Joan slowly raised the family three feet above the ground to take this photo.
After a few minutes mother and baby were slowly returned to the ground.
As we did so, and said our goodbyes, the mother made some soft burbling sounds, and covered her baby exactly where we put her down.
While seeking out wilderness locations for doing bird photography I made a number of "first sightings" of birds in Canada's Northwest Territories.
I reported the furthest north Canadian sighting of a Yellow-headed Blackbird above which at that time had not been reported in the Northwest Territories before, establishing proof that it was extending its range yellow dot below.
I also recorded the first sighting, and filmed the first nesting, of a Black-billed Magpie left in the Northwest Territories, another furthest north sighting in Canada.
Modern range maps do not reflect either of these discoveries even today, and show how inaccurate these range maps really are in the border areas.
In 1979, when I became a professional film and television documentary cameraman, editor, and producer, I included my hobby in my work.
From the article "Wild Things" in the Canadian Society of Cinematographers Journal
“I sensed his attack out of the corner of my eye, and was just about the raise my elbow, when I saw his outstretched talons and big yellow eyes coming at me. I absorbed the shock on my arm, but the blow rolled me over and I almost fell over the cliff.
“Wildlife photography starts with the heart, not the camera.”
“I remembered Eric Hosking, the British nature photographer who lost an eye to a tawny owl. I was shaking so hard I decided to quit, packed up my gear and backed away from the site, always with one eye on the owl, and he with both on me. I turned away when safely out of reach and . . . Wham! The owl struck me on the neck behind, raising a bloody gash.
Tawny Owl (Europe), Peter van Zoest
Below two television programs on Birding and Bird Migration
"I would like to thank you for producing the outstanding video about the Presqu'ile Waterfowl Festival. I have spoken to a number of field naturalist clubs across Ontario who said they watched this video and were most impressed. I was personally impressed by the cinematography and sharp, crisp photography. Also, I felt that the film captured the essence and excitement of the event. Films such as yours are vital in reminding us just how important our public lands and parks are for wildlife and for people."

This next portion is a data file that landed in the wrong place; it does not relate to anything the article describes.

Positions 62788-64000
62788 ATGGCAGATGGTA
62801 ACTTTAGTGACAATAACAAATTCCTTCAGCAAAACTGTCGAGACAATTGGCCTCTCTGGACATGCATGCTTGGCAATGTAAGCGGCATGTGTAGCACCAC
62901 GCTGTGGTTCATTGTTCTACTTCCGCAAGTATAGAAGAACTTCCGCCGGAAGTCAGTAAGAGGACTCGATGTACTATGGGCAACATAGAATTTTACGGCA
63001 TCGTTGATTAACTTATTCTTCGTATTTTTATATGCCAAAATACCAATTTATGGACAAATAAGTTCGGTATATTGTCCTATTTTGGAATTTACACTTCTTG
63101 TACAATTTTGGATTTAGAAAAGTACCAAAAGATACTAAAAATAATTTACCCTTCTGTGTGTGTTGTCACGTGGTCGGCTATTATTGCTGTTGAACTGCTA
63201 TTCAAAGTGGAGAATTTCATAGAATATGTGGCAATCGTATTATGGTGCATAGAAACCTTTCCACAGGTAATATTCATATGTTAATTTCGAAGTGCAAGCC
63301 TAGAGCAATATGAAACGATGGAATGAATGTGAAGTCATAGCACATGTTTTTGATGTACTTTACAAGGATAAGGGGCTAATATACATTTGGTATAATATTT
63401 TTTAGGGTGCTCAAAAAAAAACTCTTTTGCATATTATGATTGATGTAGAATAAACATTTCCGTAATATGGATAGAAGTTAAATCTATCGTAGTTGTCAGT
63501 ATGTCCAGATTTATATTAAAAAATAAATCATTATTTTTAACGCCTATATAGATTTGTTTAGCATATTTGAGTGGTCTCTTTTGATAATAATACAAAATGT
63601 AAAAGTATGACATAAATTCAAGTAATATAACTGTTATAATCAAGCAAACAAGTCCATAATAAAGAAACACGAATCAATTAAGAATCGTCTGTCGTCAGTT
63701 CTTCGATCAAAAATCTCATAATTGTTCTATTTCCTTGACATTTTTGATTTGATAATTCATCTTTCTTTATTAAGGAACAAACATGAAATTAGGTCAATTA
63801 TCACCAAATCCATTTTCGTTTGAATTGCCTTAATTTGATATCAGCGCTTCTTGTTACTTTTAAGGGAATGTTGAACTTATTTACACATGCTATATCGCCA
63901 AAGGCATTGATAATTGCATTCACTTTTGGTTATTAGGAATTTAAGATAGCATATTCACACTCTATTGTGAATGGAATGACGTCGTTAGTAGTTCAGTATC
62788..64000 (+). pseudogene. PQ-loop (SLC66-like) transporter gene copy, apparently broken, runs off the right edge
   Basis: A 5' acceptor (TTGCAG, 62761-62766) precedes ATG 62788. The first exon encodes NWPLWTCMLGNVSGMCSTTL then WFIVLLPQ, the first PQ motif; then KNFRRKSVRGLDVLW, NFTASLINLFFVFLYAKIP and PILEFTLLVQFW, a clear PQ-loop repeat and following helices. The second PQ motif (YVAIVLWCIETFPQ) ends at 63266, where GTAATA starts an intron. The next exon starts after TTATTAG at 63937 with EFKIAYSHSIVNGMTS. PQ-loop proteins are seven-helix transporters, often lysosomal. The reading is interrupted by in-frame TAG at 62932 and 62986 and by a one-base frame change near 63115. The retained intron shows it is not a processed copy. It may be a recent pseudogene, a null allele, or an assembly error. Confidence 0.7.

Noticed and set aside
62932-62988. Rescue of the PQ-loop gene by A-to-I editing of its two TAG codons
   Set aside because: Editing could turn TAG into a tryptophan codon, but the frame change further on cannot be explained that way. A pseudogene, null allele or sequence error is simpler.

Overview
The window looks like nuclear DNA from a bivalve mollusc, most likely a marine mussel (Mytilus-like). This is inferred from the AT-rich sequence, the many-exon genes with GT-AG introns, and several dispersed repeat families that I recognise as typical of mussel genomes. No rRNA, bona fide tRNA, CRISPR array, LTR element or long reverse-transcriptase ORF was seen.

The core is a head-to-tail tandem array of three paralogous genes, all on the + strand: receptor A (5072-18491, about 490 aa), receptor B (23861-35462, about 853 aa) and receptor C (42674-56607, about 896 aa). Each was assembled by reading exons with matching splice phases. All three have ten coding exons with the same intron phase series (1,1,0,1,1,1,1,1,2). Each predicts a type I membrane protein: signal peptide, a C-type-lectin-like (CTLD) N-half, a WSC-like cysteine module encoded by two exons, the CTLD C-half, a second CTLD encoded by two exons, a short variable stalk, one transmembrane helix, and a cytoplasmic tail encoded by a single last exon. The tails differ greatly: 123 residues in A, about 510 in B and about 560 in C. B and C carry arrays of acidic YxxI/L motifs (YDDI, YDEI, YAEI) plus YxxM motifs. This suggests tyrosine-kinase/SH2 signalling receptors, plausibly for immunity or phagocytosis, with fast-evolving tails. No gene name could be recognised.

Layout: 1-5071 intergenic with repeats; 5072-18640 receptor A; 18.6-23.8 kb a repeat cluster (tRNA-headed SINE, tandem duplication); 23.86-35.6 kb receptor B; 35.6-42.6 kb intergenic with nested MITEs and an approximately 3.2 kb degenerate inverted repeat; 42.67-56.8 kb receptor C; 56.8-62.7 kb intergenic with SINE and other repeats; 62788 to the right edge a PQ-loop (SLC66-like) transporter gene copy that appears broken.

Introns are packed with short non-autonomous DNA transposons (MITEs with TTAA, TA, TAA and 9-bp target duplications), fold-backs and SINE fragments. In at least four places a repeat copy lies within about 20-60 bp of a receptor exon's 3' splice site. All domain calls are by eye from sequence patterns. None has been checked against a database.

"I was particularly pleased with how thoroughly you captured the flavour of waterfowl migration at Presqu'ile. We have had many film crews here but none invested the time and energy that you did. I had high expectations for the film. However, my expectations were exceeded! Thank you again for the excellent work."
At three different US television festivals three of their Silver Medals - all for different documentaries - were beaten by three of their Golds, competing against each other, as well as a host of other programs from the best producers from other countries around the globe.
|The 'csc' designation is the top honour bestowed by the Canadian Society of Cinematography, "for outstanding achievement as a cinematographer". The Society is the professional association of Canadian film and television cinematographers.|
Green Heron, John Goldi 1995 - Sony DXC - D30
Brown Thrasher, John Goldi 1969 - Nikon F
Arctic Loon & chick, John Goldi 1985 - Arriflex SR-2
Osprey, John Goldi 1990 - Sony DXC - D30
Great Gray Owl, John Goldi 1997- Sony DXC - D30
Barn Owl and Prey, Eric Hosking 1936
Great Horned Owl, Allan Brooks
Great Horned Owl, Allan Brooks
My Compton mountaineering helmet with visor adaptation
Remains of the Great Horned Owl Family
|Great Canadian Heritage Treasure||
A fabulous image of the Wandering Tattler, one of the many shorebirds that can be found in Canada, which has more shoreline - along oceans and lakes - than any other country in the world.
It can be found widely distributed along Canada's west coast, breeding in the far north, then moving south for the winter.
|Wandering Tattler - Major Allan Brooks DSO, 1904|
|Orig. wc - Image Size - 18 x 27 cm
Found - Toronto, ON
Tree Swallow, Allan Brooks
Red-necked Grebe Family, John Goldi, 1982 - Arriflex SR-2
White Crowned Sparrow, John Goldi, 1985, Nikon F
Eastern Bluebird, Allan Brooks